Thin Blue Line

Blair said he knew Morgan as “a fellow supervisory special agent in L.A.” 

“I can't say he was executive-level talent, as in someone who stands out,” Blair said in his Facebook post. “He pretty much did the minimum time at every level to get promoted. I would categorize him as something between an empty suit and a hobby agent. I think his best skill was managing up, i.e. looking good to his bosses.”

A clue to Morgan’s lack-lustre career, Blair said, is that his official FBI bio doesn’t cite work on any major cases. “Whenever you see an FBI bio that doesn't even mention a significant case, you have an empty suit.”  

Asked why he was speaking up against Morgan now, Blair told SpyTalk, “his lack of humanity toward immigrants and his desire to serve an anti-immigration president probably has something to do with it. I won't go into [my] lack of respect for people who made it into the SES [Senior Executive Service] without actually making a big case.” 

A spokesman at Customs and Border Patrol did not immediately respond to a request for comment. The FBI did not respond to an inquiry about Morgan coming to the bureau. 

During the last months of the Obama administration, Morgan came under heavy fire from the Border Patrol unions for statements about “reforming” immigration and other issues.  Only days after Trump was inaugurated in January 2017,  he was forced to resign. While out of government, he became a frequent guest on Fox News, where he praised Trump’s initiatives on border security, including the president’s effort to build a border wall.

“Morgan’s TV savvy quickly won the president’s favor,” PBS Newshour reported in a May 2019 profile. After an appearance on Fox and Friends, Trump tweeted that Morgan ”really understands the subjects of Immigration and the Border,” Soon after, saying he wanted to go in a “tougher direction,” Trump tapped Morgan to run Immigration and Customs Enforcement, or ICE. Less than a month later, he was appointed acting commissioner of U.S. Customs and Border Protection.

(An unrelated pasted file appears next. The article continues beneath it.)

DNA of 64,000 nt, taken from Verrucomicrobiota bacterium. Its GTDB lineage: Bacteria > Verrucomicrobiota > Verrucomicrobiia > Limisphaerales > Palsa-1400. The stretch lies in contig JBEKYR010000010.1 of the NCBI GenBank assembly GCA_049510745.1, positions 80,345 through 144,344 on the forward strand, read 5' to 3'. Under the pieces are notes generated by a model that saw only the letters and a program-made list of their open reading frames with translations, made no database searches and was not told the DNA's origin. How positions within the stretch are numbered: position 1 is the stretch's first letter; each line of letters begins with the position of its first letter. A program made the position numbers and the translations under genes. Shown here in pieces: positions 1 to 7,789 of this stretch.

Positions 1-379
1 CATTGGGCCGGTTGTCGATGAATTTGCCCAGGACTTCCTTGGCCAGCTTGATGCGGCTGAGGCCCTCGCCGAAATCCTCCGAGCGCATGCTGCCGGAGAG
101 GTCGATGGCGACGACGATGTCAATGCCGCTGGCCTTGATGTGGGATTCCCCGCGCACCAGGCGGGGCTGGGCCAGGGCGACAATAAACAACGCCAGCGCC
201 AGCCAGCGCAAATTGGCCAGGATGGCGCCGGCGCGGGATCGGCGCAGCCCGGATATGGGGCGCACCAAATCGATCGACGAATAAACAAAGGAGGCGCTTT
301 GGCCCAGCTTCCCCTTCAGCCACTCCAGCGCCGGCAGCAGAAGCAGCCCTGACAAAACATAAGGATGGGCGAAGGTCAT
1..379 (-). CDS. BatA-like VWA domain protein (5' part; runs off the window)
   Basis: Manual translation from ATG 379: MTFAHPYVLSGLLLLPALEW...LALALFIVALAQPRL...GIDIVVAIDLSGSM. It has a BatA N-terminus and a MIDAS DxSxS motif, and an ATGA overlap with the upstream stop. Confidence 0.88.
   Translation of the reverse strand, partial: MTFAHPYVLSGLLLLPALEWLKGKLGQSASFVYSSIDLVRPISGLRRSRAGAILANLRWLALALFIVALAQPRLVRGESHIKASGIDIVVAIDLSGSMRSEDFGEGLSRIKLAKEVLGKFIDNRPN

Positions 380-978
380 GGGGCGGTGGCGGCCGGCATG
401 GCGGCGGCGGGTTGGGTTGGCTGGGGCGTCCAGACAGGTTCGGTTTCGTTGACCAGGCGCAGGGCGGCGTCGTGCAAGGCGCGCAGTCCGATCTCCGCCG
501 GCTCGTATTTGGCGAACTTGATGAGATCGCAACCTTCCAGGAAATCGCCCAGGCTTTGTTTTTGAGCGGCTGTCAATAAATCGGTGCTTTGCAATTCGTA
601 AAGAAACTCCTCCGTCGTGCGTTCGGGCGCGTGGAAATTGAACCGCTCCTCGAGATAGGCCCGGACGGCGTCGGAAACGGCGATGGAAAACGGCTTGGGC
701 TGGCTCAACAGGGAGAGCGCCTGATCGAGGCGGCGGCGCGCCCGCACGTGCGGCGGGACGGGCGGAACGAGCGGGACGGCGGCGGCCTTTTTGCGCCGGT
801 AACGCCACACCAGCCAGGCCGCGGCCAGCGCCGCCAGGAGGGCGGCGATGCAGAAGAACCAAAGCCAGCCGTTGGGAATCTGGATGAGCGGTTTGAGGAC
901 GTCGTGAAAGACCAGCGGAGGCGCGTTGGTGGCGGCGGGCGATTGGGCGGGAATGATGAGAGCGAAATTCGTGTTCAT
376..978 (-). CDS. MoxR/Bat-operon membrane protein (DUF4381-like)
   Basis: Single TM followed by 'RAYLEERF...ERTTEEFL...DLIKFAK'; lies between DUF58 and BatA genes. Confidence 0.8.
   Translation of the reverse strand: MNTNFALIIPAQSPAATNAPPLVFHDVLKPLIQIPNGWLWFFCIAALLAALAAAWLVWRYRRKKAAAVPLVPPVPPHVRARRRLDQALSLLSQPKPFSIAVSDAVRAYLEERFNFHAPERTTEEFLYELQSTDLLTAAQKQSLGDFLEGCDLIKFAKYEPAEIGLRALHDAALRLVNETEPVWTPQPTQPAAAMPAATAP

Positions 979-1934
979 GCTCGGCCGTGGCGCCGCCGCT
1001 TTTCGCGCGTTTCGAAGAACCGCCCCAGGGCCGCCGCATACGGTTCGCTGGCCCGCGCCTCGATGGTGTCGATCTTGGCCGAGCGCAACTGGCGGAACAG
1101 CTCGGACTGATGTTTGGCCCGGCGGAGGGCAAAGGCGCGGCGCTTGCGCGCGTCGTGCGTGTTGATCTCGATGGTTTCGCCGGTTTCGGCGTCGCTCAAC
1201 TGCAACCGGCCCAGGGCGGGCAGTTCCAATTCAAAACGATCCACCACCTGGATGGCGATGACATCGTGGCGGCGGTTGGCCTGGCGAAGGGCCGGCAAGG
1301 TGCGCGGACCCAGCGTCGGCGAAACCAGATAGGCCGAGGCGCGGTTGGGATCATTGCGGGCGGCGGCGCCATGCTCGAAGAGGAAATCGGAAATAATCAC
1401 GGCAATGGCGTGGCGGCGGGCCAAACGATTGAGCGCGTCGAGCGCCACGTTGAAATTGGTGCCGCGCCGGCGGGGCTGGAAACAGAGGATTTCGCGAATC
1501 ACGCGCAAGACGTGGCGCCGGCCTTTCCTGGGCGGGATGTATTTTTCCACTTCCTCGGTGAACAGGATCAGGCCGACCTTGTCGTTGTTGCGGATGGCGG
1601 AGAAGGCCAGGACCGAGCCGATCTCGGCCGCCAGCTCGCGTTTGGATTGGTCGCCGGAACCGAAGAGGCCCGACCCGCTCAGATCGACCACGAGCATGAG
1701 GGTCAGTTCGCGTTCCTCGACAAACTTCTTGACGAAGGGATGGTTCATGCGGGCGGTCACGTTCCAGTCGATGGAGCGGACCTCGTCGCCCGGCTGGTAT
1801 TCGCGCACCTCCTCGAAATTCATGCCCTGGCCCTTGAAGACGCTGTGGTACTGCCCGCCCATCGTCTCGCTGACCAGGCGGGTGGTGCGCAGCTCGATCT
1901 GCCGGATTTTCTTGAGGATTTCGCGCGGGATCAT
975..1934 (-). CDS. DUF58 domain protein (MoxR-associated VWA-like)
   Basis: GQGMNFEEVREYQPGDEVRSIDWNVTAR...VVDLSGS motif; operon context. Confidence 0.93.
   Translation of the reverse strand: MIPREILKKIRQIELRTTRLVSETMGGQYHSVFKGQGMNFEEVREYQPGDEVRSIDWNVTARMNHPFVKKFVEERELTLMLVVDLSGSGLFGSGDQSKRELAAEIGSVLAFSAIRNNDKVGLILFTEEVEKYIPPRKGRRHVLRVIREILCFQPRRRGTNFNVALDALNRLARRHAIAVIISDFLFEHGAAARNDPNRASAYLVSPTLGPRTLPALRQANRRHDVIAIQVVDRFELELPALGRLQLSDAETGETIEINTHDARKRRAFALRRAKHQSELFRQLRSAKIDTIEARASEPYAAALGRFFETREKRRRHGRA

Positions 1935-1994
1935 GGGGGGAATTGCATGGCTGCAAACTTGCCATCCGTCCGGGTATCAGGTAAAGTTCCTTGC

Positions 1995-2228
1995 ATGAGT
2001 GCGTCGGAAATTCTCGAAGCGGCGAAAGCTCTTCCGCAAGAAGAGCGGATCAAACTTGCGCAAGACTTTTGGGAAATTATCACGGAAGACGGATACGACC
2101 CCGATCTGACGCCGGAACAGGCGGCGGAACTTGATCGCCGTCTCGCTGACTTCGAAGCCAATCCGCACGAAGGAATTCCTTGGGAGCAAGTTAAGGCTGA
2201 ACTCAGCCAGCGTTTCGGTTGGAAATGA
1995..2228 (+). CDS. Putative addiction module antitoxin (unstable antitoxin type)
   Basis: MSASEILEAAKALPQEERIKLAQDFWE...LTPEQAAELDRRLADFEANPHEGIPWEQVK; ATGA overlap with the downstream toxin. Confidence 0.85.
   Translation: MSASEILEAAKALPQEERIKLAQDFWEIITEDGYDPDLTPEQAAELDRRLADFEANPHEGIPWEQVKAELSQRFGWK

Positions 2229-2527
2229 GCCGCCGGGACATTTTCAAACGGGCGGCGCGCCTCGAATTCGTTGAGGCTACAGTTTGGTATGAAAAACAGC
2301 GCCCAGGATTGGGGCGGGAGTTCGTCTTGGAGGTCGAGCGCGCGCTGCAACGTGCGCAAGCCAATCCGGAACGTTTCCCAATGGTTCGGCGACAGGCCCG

In Portland last July, Morgan deployed CBP agents kitted up in camouflage and military-style tactical gear and used unmarked vehicles to detain protestors without identifying themselves as law enforcement. Legal experts and critics denounced the action as "abduction" and "kidnapping." Oregon Governor Kate Brown described the actions as "abuse of power," and accused DHS of "provoking confrontation for political purposes.”

Morgan alleged the protestors were "violent criminals." Later he made an unsubstantiated claim that “antifa"—a loose knit anti-fascist movement—was flying organized protesters to cities across America to incite violence. When asked for evidence of his claim, Morgan did not produce any.

Blair, now a public school teacher in Arlington, Virginia, won two significant awards during his FBI career. In 2004 he was laureled with an FBI Director's Award for his work at the bureau's Terrorist Screening Center. During a posting to Baghdad, he was also decorated by the Joint Special Operations Command for his work inserting FBI evidence-collection agents into kill-and-capture missions.  

"Kevin was always volunteering to do stuff,” a former FBI colleague, Bill Keefe, told Newsweek in 2017. "He believes in doing the right thing."